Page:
Dr. Warren noted that NIAAA will celebrate its 40th anniversary with observances throughout the year. He highlighted key recent Institute activities, referring to the written Director’s Report:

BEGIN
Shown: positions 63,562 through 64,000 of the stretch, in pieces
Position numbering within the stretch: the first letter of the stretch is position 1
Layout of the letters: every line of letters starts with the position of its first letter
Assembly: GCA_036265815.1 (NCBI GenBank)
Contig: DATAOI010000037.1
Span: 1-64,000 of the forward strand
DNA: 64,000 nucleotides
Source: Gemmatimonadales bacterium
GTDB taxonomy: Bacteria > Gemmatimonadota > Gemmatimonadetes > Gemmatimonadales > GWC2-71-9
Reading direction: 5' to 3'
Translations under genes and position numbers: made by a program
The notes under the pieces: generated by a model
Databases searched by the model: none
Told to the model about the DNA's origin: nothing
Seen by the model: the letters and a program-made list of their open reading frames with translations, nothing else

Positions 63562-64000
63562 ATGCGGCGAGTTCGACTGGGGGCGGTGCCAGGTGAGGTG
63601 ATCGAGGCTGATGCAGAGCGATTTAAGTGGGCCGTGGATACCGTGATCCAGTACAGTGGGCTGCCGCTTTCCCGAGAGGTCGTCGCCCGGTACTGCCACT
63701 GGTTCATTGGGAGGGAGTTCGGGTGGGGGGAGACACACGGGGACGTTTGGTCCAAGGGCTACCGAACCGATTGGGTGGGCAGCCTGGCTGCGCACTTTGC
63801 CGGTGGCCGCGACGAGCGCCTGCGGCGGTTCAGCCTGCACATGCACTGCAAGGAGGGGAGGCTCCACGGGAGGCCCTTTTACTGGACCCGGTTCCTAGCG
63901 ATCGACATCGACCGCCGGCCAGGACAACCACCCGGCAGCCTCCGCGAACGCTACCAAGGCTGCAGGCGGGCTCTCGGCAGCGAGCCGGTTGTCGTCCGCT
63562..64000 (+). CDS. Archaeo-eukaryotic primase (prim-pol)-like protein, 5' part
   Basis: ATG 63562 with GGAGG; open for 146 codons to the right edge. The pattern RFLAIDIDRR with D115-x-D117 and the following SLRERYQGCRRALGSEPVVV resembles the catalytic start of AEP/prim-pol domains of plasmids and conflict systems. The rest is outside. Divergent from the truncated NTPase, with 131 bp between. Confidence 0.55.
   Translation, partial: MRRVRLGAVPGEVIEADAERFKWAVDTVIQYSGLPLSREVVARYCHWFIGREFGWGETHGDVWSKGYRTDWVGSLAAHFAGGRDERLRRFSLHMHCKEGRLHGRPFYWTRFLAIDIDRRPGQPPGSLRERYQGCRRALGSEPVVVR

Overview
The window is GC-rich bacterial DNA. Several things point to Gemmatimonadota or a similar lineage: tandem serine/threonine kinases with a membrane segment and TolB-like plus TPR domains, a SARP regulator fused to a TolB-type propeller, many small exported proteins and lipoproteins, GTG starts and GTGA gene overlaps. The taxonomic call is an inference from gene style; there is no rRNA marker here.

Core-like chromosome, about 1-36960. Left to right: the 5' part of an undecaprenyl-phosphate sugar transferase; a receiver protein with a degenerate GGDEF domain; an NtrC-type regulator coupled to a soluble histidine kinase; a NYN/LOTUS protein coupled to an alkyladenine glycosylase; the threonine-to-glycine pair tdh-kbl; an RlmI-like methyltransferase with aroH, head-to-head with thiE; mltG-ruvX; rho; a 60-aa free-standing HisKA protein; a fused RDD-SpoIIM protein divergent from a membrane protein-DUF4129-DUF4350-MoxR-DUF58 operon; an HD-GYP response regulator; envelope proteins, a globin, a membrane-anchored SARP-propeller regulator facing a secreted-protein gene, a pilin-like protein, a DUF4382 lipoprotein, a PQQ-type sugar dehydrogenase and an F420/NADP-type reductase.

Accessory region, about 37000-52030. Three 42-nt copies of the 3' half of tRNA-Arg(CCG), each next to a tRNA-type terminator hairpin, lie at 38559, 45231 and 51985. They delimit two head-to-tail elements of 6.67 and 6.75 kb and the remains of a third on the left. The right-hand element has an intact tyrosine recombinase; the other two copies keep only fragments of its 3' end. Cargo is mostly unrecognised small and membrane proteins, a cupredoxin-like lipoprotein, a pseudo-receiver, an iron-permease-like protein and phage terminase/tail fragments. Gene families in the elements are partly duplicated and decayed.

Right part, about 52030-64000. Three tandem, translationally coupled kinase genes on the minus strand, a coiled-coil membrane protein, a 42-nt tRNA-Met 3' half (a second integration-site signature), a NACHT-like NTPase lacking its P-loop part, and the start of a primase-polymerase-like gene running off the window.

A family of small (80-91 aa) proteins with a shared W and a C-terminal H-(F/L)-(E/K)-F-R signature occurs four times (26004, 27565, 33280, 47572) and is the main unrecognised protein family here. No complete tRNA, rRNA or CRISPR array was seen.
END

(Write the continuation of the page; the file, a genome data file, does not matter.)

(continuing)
• NIAAA staff and organization. Dr. Warren memorialized Brenda G. Hewitt, a valued member of NIAAA staff since 1972, and reported NIAAA staff honors and awards. The Hungarian Cardiology Society recently awarded the Gabor Gyorgy Medal to Dr. George Kunos, who also was named to the Advisory Board of the Hungarian Academy of Science. Dr. Abe Bautista received the Outstanding Service and Support Award from the Society on Neuroimmune Pharmacology. The International Behavioral Neurogenetics Society has elected Dr. Mary-Anne Enoch as its new president. Dr. David Goldman was elected a Fellow of the American College of Neuropsychopharmacology and gave the Sansone Honorary Lecture at the Washington University School of Medicine. Dr. Hua Wang received the best poster award at the 2010 joint meeting of the American Society for Clinical Investigation and the Association of American Physicians. Dr. Peggy Murray has earned her Ph.D. degree in social psychology. New NIAAA appointments include Drs. Lawrence Baizer and Soundar Regunathan, program directors in the NIAAA Division of Neuroscience and Behavior. Dr. Christina Barr was selected as a tenure track scientist to head the Section on Comparative Behavioral Genomics, Laboratory of Neurogenetics. Dr. Vijay Ramchandani became a tenure track investigator and Acting Chief of the Section on Human Psychopharmacology, Laboratory of Clinical and Translational Research. Dr. Marc Rigas joined the Science Policy Branch, Office of Science Policy and Communication. Dr. Vivian Faden organized the Fourth Meeting of the Expert Panel: NIAAA Underage Screening Project in April 2010. Dr. Warren highlighted the NIAAA Clinical Investigations Group, a program to foster the pipeline of treatment drugs. The new Mechanism of Behavioral Change Interdisciplinary Research Consortium is to build high-risk/high-payoff, interdisciplinary approaches to alcohol-related problems using mechanism-based methodologies. The NIAAA Extramural Advisory Board held a meeting on alcohol-attributed cancers.